A more typical case would be a PRF of 1,000 and a pulse width of 1.0 microseconds. Using , the duty cycle is 0.000001 x 1,000 = 0.001. The RF power is present one-thousandth of the time and the average power is 0.001 times the peak power. Conversely, if the power were measured with a power meter which responds to average power, the peak power would be 1,000 time the average reading.
Besides expressing duty cycle as a ratio as obtained in equation , it is commonly expressed as either a percentage or in decibels (dB). To express the duty cycle of equation  as a percentage, multiply the value obtained by 100 and add the percent symbol. Thus a duty cycle of 0.001 is also 0.1%.
The duty cycle can be expressed logarithmically (dB) so it can be added to or subtracted from power measured in dBm/dBW rather than converting to, and using absolute units.
 Duty cycle (dB) = 10 log(duty cycle ratio)
For the example of the 0.001 duty cycle, this would be 10 log(0.001) = -30 dB. Thus the average power would be 30 dB less than the peak power. Conversely, the peak power is 30 dB higher than the average power.
For pulse radars operating in the PRF range of 0.25-10 kHz and PD radars operating in the PRF range of 10-500 kHz, typical duty cycles would be:
Pulse : 0.1 - 3% = 0.001 - .03 = -30 to -15 dB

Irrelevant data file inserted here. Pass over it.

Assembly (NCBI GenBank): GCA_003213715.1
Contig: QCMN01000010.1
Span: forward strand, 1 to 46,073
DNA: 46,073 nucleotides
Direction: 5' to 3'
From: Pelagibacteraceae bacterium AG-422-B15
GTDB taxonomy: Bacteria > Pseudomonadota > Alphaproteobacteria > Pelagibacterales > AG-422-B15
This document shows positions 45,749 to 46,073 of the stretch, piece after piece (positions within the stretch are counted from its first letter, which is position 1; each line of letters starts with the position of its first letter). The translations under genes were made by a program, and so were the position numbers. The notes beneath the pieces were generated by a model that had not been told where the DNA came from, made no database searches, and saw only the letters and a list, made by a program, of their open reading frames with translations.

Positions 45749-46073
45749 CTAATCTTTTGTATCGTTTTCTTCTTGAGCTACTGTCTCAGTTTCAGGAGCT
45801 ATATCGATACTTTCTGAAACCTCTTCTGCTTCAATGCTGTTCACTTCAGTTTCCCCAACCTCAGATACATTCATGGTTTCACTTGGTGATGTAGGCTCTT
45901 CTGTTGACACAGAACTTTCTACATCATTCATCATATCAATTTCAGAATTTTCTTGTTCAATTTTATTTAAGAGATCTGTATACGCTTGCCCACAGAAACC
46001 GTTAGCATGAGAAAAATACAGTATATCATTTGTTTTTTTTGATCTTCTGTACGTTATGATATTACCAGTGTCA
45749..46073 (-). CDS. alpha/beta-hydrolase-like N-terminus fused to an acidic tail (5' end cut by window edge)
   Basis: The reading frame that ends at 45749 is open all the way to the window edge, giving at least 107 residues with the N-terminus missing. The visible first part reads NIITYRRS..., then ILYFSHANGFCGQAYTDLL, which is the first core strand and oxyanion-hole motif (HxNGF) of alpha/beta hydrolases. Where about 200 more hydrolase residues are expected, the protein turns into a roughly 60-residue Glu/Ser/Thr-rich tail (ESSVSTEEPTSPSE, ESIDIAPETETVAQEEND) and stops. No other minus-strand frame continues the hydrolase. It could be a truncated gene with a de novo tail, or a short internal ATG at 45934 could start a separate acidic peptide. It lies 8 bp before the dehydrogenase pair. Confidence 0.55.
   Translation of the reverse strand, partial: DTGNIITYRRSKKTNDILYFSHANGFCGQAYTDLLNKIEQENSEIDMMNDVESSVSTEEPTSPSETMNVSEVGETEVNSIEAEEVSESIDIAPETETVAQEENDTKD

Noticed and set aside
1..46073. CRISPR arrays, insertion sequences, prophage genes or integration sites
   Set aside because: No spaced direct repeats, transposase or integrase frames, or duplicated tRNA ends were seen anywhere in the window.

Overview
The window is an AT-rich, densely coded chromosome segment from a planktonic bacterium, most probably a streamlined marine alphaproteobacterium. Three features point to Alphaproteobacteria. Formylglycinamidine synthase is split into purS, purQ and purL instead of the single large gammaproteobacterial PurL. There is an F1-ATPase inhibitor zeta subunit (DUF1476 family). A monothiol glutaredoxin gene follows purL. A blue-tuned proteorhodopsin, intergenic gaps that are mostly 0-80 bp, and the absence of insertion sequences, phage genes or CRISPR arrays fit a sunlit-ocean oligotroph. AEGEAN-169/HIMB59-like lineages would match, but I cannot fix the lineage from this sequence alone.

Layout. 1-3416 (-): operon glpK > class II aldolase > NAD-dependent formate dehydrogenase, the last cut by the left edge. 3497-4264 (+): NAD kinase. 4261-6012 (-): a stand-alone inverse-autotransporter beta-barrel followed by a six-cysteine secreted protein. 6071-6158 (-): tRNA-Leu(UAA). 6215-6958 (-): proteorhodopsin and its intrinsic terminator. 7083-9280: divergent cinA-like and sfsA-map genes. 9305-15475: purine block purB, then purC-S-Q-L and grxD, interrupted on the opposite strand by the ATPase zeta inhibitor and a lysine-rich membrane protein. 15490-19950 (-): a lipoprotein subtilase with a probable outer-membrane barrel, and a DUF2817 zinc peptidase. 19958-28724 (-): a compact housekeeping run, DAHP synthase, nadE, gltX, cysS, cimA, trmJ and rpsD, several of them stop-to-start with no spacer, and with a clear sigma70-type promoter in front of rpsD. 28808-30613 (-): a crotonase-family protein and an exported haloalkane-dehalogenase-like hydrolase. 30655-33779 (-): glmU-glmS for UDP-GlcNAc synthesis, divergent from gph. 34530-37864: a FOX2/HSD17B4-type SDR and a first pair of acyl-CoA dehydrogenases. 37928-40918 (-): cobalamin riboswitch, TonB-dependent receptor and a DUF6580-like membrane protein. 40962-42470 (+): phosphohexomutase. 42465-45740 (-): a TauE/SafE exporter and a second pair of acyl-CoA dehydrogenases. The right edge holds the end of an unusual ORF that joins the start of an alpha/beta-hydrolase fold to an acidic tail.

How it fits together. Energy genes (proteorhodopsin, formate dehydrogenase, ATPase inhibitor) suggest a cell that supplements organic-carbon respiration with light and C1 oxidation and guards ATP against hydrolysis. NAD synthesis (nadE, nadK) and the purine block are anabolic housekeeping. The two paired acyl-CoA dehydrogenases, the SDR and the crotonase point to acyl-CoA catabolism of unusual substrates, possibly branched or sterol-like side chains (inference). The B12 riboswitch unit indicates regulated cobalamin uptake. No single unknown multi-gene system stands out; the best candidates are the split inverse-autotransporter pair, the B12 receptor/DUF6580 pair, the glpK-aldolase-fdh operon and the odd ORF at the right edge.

Pulse Doppler : 5 - 50% = 0.05 - .5 = -13 to -3 dB
Continuous Wave : 100% = 1 = 0 dB
Intermediate Frequency Bandwidths of typical signals are:
Pulse 1 to 10 MHz
Chirp or Phase coded pulse 0.1 to 10 MHz
CW or PD 0.1 to 5 kHz
PRF is usually subdivided into the following categories: Low 0.25-4 kHz; Medium 8-40 kHz; High 50-300 kHz.
Table of Contents
for Electronics Warfare and Radar Engineering Handbook
Abbreviations | Decibel | Duty
Cycle | Doppler Shift | Radar Horizon / Line
of Sight | Propagation Time / Resolution | Modulation
| Transforms / Wavelets | Antenna Introduction
/ Basics | Polarization | Radiation Patterns |
Frequency / Phase Effects of Antennas |
Antenna Near Field | Radiation Hazards |
Power Density | One-Way Radar Equation / RF Propagation
| Two-Way Radar Equation (Monostatic) |
Alternate Two-Way Radar Equation |
Two-Way Radar Equation (Bistatic) |
Jamming to Signal (J/S) Ratio - Constant Power [Saturated] Jamming
| Support Jamming | Radar Cross Section (RCS) |
Emission Control (EMCON) | RF Atmospheric
Absorption / Ducting | Receiver Sensitivity / Noise |
Receiver Types and Characteristics |
General Radar Display Types |
IFF - Identification - Friend or Foe | Receiver
Tests | Signal Sorting Methods and Direction Finding |
Voltage Standing Wave Ratio (VSWR) / Reflection Coefficient / Return
Loss / Mismatch Loss | Microwave Coaxial Connectors |
Power Dividers/Combiner and Directional Couplers |
Attenuators / Filters / DC Blocks |
Terminations / Dummy Loads | Circulators
and Diplexers | Mixers and Frequency Discriminators |
Detectors | Microwave Measurements |
Microwave Waveguides and Coaxial Cable |
Electro-Optics | Laser Safety |
Mach Number and Airspeed vs. Altitude Mach Number |
EMP/ Aircraft Dimensions | Data Busses | RS-232 Interface
| RS-422 Balanced Voltage Interface | RS-485 Interface |
IEEE-488 Interface Bus (HP-IB/GP-IB) | MIL-STD-1553 &
1773 Data Bus |